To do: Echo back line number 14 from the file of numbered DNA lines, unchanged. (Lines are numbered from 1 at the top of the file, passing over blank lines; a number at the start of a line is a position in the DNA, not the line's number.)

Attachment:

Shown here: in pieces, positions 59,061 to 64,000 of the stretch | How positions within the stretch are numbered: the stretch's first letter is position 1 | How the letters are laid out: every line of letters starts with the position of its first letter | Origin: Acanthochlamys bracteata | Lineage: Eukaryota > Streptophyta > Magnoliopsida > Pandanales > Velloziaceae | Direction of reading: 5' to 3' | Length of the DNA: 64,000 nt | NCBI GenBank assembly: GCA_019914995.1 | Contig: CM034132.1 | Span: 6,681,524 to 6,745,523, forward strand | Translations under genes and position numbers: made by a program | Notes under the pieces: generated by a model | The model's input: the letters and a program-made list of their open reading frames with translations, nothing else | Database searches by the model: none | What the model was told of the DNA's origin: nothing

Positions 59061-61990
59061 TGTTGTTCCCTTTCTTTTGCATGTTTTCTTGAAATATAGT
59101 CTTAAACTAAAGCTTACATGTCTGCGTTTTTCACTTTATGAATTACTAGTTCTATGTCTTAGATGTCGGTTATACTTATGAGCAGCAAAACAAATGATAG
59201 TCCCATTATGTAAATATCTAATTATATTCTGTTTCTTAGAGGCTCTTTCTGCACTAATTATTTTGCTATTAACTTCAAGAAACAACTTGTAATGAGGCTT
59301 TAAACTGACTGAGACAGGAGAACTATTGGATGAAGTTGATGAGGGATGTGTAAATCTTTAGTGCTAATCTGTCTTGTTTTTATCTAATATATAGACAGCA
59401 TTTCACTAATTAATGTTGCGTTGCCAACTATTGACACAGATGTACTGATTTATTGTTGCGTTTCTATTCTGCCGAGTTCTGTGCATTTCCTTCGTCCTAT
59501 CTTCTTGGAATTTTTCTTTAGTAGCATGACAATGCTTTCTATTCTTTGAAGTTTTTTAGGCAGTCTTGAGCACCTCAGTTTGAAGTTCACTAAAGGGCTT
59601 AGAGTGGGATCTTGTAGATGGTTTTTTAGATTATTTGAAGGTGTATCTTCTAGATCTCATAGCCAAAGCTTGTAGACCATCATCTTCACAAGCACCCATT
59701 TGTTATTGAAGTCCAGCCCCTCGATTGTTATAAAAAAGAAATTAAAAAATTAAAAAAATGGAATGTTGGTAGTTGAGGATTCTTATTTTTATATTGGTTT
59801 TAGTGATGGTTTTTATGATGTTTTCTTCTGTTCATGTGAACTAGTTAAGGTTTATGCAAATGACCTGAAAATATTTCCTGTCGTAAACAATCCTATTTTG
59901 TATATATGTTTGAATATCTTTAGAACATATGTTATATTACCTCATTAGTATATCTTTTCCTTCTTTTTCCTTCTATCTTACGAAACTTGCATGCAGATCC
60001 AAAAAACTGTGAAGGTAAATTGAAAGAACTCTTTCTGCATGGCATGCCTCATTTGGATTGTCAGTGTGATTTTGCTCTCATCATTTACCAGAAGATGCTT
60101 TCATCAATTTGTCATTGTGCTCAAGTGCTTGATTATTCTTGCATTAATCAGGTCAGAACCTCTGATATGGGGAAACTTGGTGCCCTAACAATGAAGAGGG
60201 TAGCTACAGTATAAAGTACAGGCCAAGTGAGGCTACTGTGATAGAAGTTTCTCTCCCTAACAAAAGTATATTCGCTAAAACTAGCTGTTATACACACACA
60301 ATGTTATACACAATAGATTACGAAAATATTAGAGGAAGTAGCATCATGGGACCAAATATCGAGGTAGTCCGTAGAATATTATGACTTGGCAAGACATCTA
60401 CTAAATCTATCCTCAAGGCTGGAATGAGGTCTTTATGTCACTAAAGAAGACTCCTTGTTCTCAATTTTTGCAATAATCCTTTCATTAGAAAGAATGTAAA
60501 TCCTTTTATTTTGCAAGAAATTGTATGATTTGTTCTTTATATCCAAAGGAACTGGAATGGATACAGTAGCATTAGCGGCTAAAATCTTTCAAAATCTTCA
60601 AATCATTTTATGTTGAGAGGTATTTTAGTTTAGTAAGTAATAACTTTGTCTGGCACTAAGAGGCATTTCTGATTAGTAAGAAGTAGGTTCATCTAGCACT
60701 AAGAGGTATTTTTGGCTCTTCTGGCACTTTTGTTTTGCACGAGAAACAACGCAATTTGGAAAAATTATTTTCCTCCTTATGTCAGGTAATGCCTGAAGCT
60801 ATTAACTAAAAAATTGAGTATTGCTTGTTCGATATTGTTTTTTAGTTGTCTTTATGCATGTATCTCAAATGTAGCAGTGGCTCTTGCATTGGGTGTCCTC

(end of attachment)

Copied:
60101 TCATCAATTTGTCATTGTGCTCAAGTGCTTGATTATTCTTGCATTAATCAGGTCAGAACCTCTGATATGGGGAAACTTGGTGCCCTAACAATGAAGAGGG